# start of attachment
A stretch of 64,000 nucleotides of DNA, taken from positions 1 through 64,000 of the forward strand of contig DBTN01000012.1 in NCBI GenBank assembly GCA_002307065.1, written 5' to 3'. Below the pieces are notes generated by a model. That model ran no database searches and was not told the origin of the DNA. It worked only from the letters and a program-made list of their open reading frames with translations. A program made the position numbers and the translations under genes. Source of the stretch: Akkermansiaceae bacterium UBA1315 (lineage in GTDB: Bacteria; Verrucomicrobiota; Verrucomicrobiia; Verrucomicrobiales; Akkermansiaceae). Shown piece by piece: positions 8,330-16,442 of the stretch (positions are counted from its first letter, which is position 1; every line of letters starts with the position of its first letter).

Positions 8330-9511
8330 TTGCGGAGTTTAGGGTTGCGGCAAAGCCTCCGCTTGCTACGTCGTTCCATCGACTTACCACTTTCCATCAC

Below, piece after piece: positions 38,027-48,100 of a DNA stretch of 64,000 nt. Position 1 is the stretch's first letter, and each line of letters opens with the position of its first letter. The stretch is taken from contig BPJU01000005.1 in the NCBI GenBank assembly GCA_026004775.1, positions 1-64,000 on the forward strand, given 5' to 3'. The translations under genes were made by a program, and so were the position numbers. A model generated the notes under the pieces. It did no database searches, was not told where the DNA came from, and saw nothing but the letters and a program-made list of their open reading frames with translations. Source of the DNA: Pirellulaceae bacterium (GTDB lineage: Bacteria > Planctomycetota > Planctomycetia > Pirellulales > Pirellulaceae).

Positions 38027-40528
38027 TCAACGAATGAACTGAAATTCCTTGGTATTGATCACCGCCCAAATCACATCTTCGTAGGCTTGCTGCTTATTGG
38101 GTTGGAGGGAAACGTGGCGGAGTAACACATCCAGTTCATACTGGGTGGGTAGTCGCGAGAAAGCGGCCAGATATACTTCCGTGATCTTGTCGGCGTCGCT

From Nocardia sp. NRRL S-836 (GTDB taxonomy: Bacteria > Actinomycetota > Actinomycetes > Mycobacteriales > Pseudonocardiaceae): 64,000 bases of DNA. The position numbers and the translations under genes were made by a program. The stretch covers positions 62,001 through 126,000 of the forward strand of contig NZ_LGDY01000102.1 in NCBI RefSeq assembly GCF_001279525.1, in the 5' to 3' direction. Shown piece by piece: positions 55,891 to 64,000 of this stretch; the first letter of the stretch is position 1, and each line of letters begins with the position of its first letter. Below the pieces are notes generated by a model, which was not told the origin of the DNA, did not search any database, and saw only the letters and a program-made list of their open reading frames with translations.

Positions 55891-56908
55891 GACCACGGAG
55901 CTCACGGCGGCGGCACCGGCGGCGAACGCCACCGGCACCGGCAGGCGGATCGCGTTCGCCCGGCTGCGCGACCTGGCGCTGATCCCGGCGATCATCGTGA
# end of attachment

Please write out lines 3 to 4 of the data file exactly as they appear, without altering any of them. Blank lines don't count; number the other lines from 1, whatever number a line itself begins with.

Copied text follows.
8330 TTGCGGAGTTTAGGGTTGCGGCAAAGCCTCCGCTTGCTACGTCGTTCCATCGACTTACCACTTTCCATCAC

Below, piece after piece: positions 38,027-48,100 of a DNA stretch of 64,000 nt. Position 1 is the stretch's first letter, and each line of letters opens with the position of its first letter. The stretch is taken from contig BPJU01000005.1 in the NCBI GenBank assembly GCA_026004775.1, positions 1-64,000 on the forward strand, given 5' to 3'. The translations under genes were made by a program, and so were the position numbers. A model generated the notes under the pieces. It did no database searches, was not told where the DNA came from, and saw nothing but the letters and a program-made list of their open reading frames with translations. Source of the DNA: Pirellulaceae bacterium (GTDB lineage: Bacteria > Planctomycetota > Planctomycetia > Pirellulales > Pirellulaceae).